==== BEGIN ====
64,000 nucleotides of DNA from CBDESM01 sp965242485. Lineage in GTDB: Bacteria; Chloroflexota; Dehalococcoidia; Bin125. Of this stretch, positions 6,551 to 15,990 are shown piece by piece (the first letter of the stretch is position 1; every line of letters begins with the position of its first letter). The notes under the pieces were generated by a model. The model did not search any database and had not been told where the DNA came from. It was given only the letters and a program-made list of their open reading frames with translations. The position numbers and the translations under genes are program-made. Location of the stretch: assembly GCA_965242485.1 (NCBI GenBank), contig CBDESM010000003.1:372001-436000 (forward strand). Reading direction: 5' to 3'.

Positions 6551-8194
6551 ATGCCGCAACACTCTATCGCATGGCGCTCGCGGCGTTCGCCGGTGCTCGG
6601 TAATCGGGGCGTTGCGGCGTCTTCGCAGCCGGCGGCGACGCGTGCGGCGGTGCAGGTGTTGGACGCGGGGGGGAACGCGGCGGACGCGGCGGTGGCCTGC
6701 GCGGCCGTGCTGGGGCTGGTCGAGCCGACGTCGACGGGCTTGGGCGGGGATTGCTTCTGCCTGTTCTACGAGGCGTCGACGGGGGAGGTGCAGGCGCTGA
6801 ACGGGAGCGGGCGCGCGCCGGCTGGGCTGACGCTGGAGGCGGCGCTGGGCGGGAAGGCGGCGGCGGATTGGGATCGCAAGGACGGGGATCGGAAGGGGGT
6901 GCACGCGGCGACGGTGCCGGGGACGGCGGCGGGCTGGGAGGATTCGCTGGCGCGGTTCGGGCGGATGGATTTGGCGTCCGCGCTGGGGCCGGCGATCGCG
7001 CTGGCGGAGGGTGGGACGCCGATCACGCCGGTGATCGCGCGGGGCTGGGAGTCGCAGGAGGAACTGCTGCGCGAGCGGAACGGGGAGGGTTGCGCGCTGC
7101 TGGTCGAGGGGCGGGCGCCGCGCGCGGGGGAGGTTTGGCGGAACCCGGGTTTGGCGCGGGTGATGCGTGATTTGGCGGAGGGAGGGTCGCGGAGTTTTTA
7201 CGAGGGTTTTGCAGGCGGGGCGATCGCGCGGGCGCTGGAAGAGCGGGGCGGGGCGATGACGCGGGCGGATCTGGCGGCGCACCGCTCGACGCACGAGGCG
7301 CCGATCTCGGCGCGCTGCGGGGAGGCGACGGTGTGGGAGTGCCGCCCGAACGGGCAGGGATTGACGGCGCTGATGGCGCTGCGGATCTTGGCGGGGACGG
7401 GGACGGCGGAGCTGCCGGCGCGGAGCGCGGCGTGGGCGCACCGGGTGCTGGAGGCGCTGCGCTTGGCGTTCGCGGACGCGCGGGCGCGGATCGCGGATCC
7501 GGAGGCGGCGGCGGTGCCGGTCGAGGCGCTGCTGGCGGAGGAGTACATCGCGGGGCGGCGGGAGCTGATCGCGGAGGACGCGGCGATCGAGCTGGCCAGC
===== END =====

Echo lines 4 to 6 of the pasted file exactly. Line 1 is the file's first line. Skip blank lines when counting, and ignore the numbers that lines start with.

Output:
6601 TAATCGGGGCGTTGCGGCGTCTTCGCAGCCGGCGGCGACGCGTGCGGCGGTGCAGGTGTTGGACGCGGGGGGGAACGCGGCGGACGCGGCGGTGGCCTGC
6701 GCGGCCGTGCTGGGGCTGGTCGAGCCGACGTCGACGGGCTTGGGCGGGGATTGCTTCTGCCTGTTCTACGAGGCGTCGACGGGGGAGGTGCAGGCGCTGA
6801 ACGGGAGCGGGCGCGCGCCGGCTGGGCTGACGCTGGAGGCGGCGCTGGGCGGGAAGGCGGCGGCGGATTGGGATCGCAAGGACGGGGATCGGAAGGGGGT